Getting to Know Your Body While Trying to Conceive

Getting to Know Your Body While Trying to Conceive
Getting to Know Your Body While Trying to Conceive

We’ve spent our entire lives inside of our bodies, so we should know them pretty well, right? 

Despite time spent in biology classes and doctor’s offices, a lot of us don’t have the first idea how our bodies really work. One added benefit of trying to conceive is that it gives you the opportunity to relearn some of that information, or even learn it for the first time.

Our bodies are complex and amazing — we should get to know them! A few ways to do that are to keep track of your:

  • Menstrual cycle
  • Changes in your body and mood
  • Nutrition and exercise habits.

Don’t worry, it’s easier than it sounds!

Tracking your cycle

You can’t forget your cycle when you’re thinking about fertility. Quick crash course: You’re ovulating when one of your ovaries releases an egg into a fallopian tube. The egg can hang out there for about 24 hours before it disintegrates, so your fertile window is the five or six days around that when intercourse could result in conception. Sperm can survive in your body for up to five days, which is why the fertile window is longer than just the day of ovulation.

Ovulation cycles are different for every woman; some can expect to be ovulating about halfway through their cycles, and others start ovulating anywhere from a few days to a few weeks after their periods. When you track your cycle, you learn your body’s patterns and when to expect ovulation and menstruation. It lets you to plan out your tampon runs and hot dates, which is crucial when you’re in the business of baby making.

Recognizing your symptoms

You’re hyper-alert to potential pregnancy symptoms when you’re trying to conceive. By keeping track of headaches, cramps, and other symptoms you’re experiencing, you can identify patterns in your cycle and isolate things that might be pregnancy symptoms. Do you always have tender breasts when you’re ovulating, or is that new? Is this cramp a sign of menstruation or ovulation? When a brand-new symptom comes along, you can go ahead and buy a pregnancy test.

Tracking things like sex drive and mood can help you out in ways unrelated to pregnancy. When is your sex drive highest? How can that information improve your sex life? Are you just feeling anxious today, or has that been a pattern over the past couple weeks? You can also log your cravings, and if you discover that you’re always craving salt during your period, you can nix those midnight runs to the store and start stocking up on pretzels in advance.

Logging your habits

Maintaining a healthy lifestyle can make it easier to conceive and have a healthy pregnancy, but establishing good nutrition and exercise habits takes time. Simply recording what you eat every day is a good first step because it makes you more aware of what you’re eating. It can also give you a better idea of which nutrients you’re getting every day. Eating a salad is usually a healthy choice for lunch, but your body needs protein too. Logging meals (not necessarily counting calories) can remind you to throw some chicken or tofu into your dinner.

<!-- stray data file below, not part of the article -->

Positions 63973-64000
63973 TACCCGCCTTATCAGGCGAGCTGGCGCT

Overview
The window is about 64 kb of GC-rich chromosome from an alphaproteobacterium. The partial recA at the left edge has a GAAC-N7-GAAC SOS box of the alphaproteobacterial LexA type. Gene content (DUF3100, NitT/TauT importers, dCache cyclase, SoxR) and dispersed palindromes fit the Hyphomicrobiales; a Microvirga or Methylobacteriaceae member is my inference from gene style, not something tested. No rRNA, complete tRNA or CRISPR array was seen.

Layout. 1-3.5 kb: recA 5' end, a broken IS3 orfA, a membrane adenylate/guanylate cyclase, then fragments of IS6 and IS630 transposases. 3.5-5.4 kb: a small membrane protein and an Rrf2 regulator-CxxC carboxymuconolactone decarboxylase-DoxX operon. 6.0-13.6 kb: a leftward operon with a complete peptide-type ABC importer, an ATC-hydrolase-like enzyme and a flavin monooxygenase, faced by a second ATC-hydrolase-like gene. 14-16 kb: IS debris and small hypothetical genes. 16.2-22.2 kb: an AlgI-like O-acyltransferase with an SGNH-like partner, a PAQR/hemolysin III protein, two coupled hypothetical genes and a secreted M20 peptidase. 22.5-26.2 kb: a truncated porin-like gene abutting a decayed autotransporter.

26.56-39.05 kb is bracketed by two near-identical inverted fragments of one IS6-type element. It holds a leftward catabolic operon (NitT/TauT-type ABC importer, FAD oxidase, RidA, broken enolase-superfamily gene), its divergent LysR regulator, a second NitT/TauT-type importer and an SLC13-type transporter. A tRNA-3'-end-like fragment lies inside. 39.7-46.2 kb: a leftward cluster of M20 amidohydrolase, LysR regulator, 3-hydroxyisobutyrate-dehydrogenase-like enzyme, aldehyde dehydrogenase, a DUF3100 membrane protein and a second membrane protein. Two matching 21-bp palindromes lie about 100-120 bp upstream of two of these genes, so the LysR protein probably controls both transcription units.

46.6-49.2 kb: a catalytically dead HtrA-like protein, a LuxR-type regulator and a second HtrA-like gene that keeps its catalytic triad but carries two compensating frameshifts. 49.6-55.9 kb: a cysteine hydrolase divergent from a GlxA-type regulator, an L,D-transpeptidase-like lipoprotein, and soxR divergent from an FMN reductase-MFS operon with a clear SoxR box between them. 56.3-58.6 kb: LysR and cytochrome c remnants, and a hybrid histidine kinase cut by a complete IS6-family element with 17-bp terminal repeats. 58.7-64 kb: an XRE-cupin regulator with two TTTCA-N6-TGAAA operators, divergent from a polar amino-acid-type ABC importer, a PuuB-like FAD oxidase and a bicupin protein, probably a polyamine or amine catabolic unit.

Tracking your exercise probably won’t give you any deep insights into your habits (you know when you work out), but it’s nice to pat yourself on the back for a job well done. Fitness trackers that count steps can encourage you to be more active, and writing down the kind of workouts you’re doing (cardio, strength, etc.) can make it easier to switch things up. Doctors recommend at least 30 minutes of daily exercise, but it’s totally up to you what that looks like.

Understanding your body

You can go your whole life without ever thinking about cervical fluid and other weird fertility checkpoints, but as soon as you start trying to conceive, they’re suddenly a daily practice. What does my cervical fluid look like? What’s my basal body temperature? Where’s my cervix today? Ovulation tests are useful, but isn’t it so cool that your body can tell you when you’re ovulating?

Not to toot our own horn too much, but with Ovia Fertility for iOS and Android, you can track all of those methods, plus sleep, weight, blood pressure, and medications. You can enter your workouts, your meals, and what days you’ve had sex. Perhaps most importantly, you can log the dates of your periods, and Ovia will predict your next period and your fertile window. Tracking only takes a few minutes out of your day, and the knowledge you get in return is incredible. As you continue trying to conceive, consider taking a little time to record the journey — you’ll learn a lot.

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